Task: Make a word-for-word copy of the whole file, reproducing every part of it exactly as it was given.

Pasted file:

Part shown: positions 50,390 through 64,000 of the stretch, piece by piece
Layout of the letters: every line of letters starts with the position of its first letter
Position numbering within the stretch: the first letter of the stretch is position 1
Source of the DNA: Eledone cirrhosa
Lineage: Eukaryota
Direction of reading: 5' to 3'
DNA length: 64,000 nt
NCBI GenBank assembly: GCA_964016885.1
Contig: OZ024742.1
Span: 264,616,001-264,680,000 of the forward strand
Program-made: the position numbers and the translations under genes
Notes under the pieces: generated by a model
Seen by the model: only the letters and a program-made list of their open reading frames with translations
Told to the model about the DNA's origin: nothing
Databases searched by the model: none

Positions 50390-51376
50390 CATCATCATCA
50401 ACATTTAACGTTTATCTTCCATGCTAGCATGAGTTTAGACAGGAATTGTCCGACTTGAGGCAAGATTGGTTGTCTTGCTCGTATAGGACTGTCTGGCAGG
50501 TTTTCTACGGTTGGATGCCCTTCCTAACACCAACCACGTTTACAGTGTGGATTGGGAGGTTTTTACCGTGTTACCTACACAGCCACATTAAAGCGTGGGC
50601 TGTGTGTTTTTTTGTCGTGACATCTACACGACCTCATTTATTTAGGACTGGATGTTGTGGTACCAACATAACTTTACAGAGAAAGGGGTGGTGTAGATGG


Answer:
Part shown: positions 50,390 through 64,000 of the stretch, piece by piece
Layout of the letters: every line of letters starts with the position of its first letter
Position numbering within the stretch: the first letter of the stretch is position 1
Source of the DNA: Eledone cirrhosa
Lineage: Eukaryota
Direction of reading: 5' to 3'
DNA length: 64,000 nt
NCBI GenBank assembly: GCA_964016885.1
Contig: OZ024742.1
Span: 264,616,001-264,680,000 of the forward strand
Program-made: the position numbers and the translations under genes
Notes under the pieces: generated by a model
Seen by the model: only the letters and a program-made list of their open reading frames with translations
Told to the model about the DNA's origin: nothing
Databases searched by the model: none

Positions 50390-51376
50390 CATCATCATCA
50401 ACATTTAACGTTTATCTTCCATGCTAGCATGAGTTTAGACAGGAATTGTCCGACTTGAGGCAAGATTGGTTGTCTTGCTCGTATAGGACTGTCTGGCAGG
50501 TTTTCTACGGTTGGATGCCCTTCCTAACACCAACCACGTTTACAGTGTGGATTGGGAGGTTTTTACCGTGTTACCTACACAGCCACATTAAAGCGTGGGC
50601 TGTGTGTTTTTTTGTCGTGACATCTACACGACCTCATTTATTTAGGACTGGATGTTGTGGTACCAACATAACTTTACAGAGAAAGGGGTGGTGTAGATGG